The COVID-19 crisis represents an opportunity for enemies of democracy and has exposed American weaknesses, according to Pulitzer Prize-winning New York Times columnist Bret Stephens. This new vulnerability will embolden China and one day cause historians to look back at the coronavirus period as a turning point in the 21st century, Stephens told Times of Israel editor David Horovitz in the July 23 inaugural installment of the “Behind the Headlines” online video series.
Offering a balanced and comprehensive look at some of today’s issues, the series will see Times of Israel reporters and editors interviewing influential individuals from a wide spectrum of fields. It is first available exclusively for Times of Israel Community members.
Stephens, a contrarian pro-Israel voice among the cadre of op-ed columnists at The New York Times, called the global pandemic “a geopolitical crisis the likes of which are hard to recall in our lifetimes.”
Having already dealt strong blows to democracy and the global economy, the virus isn’t anywhere near finished doing its work, Stephens said. The US is suffering through its highest unemployment rate since the Great Depression and Israel’s jobless rate is up to 24 percent from just 4% before the crisis.
He said that it was a “bitter surprise” for people in the US to see a resurgence of the virus in Israel that brought tens of thousands of new cases in weeks and caused the Jewish state’s contagion rate to skyrocket to sixth-worst globally.
“We thought that you had really beaten this, and that you can come to a point where transmission was so low that effectively it was on its way to extinction, especially because you’re able more capably than we are to close your borders,” Stephens said. “But clearly that’s not the case, and it raises the possibility that even if the United States were to bring it to very low levels, that it can recur in a dramatic way.”
Asked by Horovitz where the challenges to democracy will be starkest and perhaps most permanent, Stephens pointed to the “death knell” of Hong Kong’s pro-democracy movement – “at least for the moment” – as well as Hungary’s Viktor Orban, who has been essentially allowed to “rule by decree.”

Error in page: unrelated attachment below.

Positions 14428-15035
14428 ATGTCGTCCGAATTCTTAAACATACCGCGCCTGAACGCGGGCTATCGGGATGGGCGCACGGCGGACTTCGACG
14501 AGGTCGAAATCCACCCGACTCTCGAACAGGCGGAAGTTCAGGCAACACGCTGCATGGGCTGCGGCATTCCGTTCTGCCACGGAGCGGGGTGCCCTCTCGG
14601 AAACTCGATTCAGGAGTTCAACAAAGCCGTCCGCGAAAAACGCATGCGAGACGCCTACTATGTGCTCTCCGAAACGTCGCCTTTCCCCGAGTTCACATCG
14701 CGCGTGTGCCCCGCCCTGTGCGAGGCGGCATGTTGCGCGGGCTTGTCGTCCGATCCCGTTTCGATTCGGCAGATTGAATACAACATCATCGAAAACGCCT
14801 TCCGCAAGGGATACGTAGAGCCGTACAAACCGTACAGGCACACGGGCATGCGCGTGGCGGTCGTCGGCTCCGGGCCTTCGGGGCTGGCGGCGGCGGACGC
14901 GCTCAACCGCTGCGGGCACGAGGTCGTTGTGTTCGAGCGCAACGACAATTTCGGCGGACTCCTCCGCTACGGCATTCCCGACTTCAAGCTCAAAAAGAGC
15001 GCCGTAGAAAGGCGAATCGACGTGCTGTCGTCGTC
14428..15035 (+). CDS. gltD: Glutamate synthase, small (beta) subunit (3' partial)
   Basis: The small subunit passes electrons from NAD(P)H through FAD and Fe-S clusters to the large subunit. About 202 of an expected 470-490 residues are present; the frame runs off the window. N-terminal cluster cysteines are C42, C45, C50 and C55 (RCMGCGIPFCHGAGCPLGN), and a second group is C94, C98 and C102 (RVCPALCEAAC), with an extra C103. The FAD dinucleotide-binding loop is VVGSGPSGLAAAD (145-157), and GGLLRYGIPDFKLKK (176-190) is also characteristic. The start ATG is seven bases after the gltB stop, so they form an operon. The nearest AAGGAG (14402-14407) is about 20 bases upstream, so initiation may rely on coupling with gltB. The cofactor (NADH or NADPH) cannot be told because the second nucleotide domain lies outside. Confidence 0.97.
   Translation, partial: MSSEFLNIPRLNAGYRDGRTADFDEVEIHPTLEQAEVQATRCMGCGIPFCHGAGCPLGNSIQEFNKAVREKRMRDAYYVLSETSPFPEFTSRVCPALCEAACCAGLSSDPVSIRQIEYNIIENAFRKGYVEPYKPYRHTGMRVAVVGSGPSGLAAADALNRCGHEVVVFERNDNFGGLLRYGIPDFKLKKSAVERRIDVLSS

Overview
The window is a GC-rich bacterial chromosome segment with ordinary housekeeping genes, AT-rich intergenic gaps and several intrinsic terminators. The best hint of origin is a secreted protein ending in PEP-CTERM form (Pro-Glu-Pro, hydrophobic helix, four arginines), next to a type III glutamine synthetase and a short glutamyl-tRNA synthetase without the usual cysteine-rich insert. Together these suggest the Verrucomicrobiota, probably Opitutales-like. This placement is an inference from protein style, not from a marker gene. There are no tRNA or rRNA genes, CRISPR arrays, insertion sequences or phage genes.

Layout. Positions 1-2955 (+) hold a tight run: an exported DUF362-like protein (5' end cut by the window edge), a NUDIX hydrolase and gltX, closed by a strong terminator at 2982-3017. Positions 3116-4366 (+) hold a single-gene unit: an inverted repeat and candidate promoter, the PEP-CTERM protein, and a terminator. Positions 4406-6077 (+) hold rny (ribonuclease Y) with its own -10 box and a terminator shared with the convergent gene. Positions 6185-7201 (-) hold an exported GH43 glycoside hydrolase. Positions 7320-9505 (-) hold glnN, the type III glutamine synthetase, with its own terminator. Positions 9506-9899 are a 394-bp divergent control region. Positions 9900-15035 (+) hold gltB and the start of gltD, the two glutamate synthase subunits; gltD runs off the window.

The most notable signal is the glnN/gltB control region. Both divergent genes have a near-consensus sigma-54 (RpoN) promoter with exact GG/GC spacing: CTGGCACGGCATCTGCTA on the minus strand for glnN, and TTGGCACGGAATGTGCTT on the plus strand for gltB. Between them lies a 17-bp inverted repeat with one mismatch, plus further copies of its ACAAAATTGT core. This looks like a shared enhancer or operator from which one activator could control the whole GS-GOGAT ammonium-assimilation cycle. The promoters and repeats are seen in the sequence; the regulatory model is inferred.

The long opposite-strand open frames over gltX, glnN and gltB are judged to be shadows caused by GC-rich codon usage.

“There’s a saying that dictatorship breeds disease, because it suppresses information, because it doesn’t care for public services, it doesn’t care for human life,” Stephens said, “but the opposite is also true that disease breeds dictatorship, and I think that arguments have been made that this is an opportunity to crack down on civil liberties.”
Quick to qualify his statement by saying that he wasn’t suggesting that enforcement of mask wearing was an infringement on human rights, he added that “across the world this virus seems to have been a fantastic argument for every despot to control much more of the lives of their citizens than they would have dared previously.”
This is an inflection point, a kind of seminal event, in the 21st century that people will be thinking and writing about from a political point of view 50 and 100 years hence
“I actually think this is an inflection point, a kind of seminal event, in the 21st century that people will be thinking and writing about from a political point of view 50 and 100 years hence,” he said.
Stephens was highly critical of the virus response in the United States. “I think it has revealed in a very big way that we have a system that is hobbled by bad decision making, incompetence, overlapping authorities and the inability to simply make consistent, coherent and intellectually defensible decisions,” Stephens said.
According to Stephens, this has exposed aspects of American political and cultural life that were there to see previously but were masked by a relatively robust economy and placid international circumstances.
“It’s hard for me, despite all of China’s weaknesses and woes, not to see this as a moment when, if I were in the Chinese leadership I would feel relatively emboldened by seeing the extent to which the United States has simply been incompetent in the face of this crisis,” he said.
“And it’s another reason why I think that the geopolitical side of the coronavirus will be perhaps more consequential in the long term than the epidemiological and the health aspects,” said Stephens.
You can also catch the conversation on the TOI Podcast:
Become a Times of Israel Community member to gain access to our Behind the Headlines series and all of our upcoming exclusive webinars. You’ll also gain an ad-free experience of The Times of Israel site and apps, and a weekly insider letter from David Horovitz.
If you are already a Times of Israel Community member, you’ll continue to receive links to the series, along with many other new offers, by email.